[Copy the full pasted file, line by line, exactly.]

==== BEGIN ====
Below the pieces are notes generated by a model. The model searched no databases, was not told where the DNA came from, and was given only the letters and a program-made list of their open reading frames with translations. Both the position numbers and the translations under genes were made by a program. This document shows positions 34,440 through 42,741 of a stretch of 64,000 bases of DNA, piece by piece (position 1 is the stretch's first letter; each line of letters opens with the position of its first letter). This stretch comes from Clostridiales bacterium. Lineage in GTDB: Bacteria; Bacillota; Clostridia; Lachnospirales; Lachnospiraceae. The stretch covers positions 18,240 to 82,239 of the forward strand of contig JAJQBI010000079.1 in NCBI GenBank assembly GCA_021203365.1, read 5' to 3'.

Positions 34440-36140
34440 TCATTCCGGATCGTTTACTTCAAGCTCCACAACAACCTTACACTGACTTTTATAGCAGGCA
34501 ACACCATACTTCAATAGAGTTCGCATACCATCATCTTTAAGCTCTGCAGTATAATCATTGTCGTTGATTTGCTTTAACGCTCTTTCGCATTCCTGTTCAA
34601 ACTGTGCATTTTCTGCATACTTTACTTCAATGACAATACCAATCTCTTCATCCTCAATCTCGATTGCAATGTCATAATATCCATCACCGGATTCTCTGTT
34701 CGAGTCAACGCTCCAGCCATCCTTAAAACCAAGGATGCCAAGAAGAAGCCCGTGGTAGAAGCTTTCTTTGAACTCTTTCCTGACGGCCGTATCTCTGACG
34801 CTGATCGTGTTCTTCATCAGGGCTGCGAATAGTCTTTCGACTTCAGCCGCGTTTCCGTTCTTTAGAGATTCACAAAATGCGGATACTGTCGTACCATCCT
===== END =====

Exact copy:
Below the pieces are notes generated by a model. The model searched no databases, was not told where the DNA came from, and was given only the letters and a program-made list of their open reading frames with translations. Both the position numbers and the translations under genes were made by a program. This document shows positions 34,440 through 42,741 of a stretch of 64,000 bases of DNA, piece by piece (position 1 is the stretch's first letter; each line of letters opens with the position of its first letter). This stretch comes from Clostridiales bacterium. Lineage in GTDB: Bacteria; Bacillota; Clostridia; Lachnospirales; Lachnospiraceae. The stretch covers positions 18,240 to 82,239 of the forward strand of contig JAJQBI010000079.1 in NCBI GenBank assembly GCA_021203365.1, read 5' to 3'.

Positions 34440-36140
34440 TCATTCCGGATCGTTTACTTCAAGCTCCACAACAACCTTACACTGACTTTTATAGCAGGCA
34501 ACACCATACTTCAATAGAGTTCGCATACCATCATCTTTAAGCTCTGCAGTATAATCATTGTCGTTGATTTGCTTTAACGCTCTTTCGCATTCCTGTTCAA
34601 ACTGTGCATTTTCTGCATACTTTACTTCAATGACAATACCAATCTCTTCATCCTCAATCTCGATTGCAATGTCATAATATCCATCACCGGATTCTCTGTT
34701 CGAGTCAACGCTCCAGCCATCCTTAAAACCAAGGATGCCAAGAAGAAGCCCGTGGTAGAAGCTTTCTTTGAACTCTTTCCTGACGGCCGTATCTCTGACG
34801 CTGATCGTGTTCTTCATCAGGGCTGCGAATAGTCTTTCGACTTCAGCCGCGTTTCCGTTCTTTAGAGATTCACAAAATGCGGATACTGTCGTACCATCCT